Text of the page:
By Richard Weizel
MILFORD, Conn. (Reuters) - Connecticut prosecutors asked the state Supreme Court on Friday to reconsider its recent decision on a narrow vote to end the state's death penalty, a clerk for the state Supreme Court said.
Prosecutors late Friday filed a motion asking the justices to allow them to re-argue the case in which justices called the death penalty cruel and unusual punishment and concluded that it "no longer comports with contemporary standards of decency."
The ruling, on a 4-3 vote, added Connecticut to the growing list of states backing away from the death penalty, including Nebraska and Maryland most recently. Thirty-one states have the death penalty.
Prosecutors on Friday also asked the court to strike from the record a concurring opinion about racial bias in capital cases they said was barred as merely advisory, the clerk said.
In the opinion, Justices Flemming Norcott and Andrew McDonald wrote that racial and ethnic discrimination had "permeated the breadth of this state's experience with capital charging and sentencing decisions."
Prosecutors want to present new arguments in response to the majority opinions, including the rarity of executions in Connecticut, the delay in imposing death sentences and the danger of executing the innocent, the clerk said.
"The Division of Criminal Justice recognizes the complex legal and policy issues that the court confronted in this crucially important case," Chief State's Attorney Kevin Kane wrote in the motion.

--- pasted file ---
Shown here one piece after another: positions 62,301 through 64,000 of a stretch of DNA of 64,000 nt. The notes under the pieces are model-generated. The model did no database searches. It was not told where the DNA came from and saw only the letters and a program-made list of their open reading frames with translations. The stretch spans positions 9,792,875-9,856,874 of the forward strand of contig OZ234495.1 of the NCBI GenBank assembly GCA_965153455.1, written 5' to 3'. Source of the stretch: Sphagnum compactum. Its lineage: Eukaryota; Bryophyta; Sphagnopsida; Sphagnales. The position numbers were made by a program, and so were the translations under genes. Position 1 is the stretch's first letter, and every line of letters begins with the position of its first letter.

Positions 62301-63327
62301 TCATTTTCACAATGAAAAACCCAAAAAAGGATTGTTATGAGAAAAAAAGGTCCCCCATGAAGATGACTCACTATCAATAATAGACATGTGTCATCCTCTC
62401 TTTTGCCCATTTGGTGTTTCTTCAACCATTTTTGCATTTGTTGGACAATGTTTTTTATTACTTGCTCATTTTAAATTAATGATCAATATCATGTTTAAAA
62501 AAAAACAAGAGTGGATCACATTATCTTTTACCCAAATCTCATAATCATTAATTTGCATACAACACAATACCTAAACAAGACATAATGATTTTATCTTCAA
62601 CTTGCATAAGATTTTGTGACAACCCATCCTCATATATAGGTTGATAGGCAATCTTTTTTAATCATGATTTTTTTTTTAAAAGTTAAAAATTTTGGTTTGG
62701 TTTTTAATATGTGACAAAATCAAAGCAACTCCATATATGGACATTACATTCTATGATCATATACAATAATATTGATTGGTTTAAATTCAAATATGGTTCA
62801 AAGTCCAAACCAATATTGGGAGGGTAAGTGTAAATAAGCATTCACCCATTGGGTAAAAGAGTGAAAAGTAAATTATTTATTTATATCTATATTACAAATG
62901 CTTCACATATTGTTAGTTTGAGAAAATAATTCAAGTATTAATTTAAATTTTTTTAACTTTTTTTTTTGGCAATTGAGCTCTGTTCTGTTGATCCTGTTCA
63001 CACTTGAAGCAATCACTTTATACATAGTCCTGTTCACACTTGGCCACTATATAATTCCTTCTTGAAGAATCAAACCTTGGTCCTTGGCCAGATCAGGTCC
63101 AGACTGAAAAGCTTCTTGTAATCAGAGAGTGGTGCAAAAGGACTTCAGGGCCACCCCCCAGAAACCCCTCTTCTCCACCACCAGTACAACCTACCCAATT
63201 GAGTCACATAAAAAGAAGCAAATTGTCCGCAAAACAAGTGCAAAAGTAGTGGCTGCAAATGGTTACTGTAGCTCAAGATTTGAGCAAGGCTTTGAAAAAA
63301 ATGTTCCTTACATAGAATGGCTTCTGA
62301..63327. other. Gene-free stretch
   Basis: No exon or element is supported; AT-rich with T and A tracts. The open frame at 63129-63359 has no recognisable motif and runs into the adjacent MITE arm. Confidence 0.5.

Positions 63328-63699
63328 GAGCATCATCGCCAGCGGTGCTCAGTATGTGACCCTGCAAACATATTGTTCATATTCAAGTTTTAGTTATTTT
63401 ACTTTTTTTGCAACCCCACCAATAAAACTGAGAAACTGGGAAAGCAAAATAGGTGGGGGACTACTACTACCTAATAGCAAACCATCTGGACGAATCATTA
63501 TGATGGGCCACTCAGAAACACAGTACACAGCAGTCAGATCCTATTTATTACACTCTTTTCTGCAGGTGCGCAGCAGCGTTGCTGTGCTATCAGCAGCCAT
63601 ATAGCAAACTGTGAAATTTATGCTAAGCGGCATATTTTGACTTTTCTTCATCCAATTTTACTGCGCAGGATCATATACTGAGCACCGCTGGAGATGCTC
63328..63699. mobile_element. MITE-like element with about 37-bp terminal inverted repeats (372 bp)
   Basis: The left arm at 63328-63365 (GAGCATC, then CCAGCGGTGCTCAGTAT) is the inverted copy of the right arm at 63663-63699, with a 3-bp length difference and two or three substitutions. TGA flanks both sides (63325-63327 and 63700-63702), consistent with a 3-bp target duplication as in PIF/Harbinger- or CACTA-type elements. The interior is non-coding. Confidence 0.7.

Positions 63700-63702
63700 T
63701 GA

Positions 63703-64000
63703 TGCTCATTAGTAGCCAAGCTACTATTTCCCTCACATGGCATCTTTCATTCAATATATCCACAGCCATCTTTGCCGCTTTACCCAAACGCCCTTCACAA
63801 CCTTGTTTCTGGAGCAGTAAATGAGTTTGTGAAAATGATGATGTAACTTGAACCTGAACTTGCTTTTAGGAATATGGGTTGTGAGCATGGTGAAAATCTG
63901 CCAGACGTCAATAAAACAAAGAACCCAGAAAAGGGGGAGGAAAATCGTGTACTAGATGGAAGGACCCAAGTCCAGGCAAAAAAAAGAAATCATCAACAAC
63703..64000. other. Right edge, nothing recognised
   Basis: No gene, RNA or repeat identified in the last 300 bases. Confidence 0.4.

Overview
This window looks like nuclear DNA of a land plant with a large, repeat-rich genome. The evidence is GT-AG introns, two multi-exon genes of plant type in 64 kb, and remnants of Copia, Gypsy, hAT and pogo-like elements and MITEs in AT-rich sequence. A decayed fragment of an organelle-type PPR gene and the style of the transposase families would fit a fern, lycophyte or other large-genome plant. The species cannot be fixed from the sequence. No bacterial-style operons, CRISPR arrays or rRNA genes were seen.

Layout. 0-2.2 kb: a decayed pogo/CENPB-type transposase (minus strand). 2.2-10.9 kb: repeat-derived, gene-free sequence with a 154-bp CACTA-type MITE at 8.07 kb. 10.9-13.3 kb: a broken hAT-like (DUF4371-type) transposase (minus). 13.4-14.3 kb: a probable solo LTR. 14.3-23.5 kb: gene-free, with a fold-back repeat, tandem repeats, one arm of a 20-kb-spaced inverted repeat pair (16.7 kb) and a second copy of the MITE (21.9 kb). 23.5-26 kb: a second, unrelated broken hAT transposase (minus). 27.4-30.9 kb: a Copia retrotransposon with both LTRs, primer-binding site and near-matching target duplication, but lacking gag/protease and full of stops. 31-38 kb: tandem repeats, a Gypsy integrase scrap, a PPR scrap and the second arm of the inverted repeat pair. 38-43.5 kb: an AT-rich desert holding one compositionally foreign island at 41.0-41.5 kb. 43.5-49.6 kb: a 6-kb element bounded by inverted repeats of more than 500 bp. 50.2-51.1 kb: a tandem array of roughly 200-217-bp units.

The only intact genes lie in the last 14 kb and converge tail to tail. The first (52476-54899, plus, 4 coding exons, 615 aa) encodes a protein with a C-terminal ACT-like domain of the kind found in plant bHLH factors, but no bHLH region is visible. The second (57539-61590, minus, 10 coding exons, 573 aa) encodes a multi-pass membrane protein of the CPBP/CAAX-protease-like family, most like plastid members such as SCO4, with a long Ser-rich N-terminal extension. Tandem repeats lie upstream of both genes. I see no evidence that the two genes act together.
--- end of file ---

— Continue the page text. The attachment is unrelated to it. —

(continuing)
"The process that the majority followed in reaching its conclusion deprived the division of the opportunity to address the concerns that drove the results and led the majority unaided by the time-tested adversarial process to inaccurate assumptions and errors of law," he wrote.
Three justices had accused the majority in powerfully worded dissents of cherry-picking facts to reach their decision.
"The majority's determination that the death penalty is unconstitutional under our state constitution is based on a house of cards, falling under the slightest breath of scrutiny," Chief Justice Chase Rogers wrote in August.
The ruling was related to the case of Eduardo Santiago, who was convicted of murder. His sentence was overturned in 2012, and he asked the court to decide whether the death penalty was constitutional for crimes committed prior to 2012.
Connecticut in 2012 abolished capital punishment for future crimes but allowed the death penalty to be imposed for crimes previously committed. The current debate leaves 11 death row inmates in limbo.
(Additional reporting by Katie Reilly in New York; Editing by David Bailey, Raissa Kasolowsky and Marguerita Choy)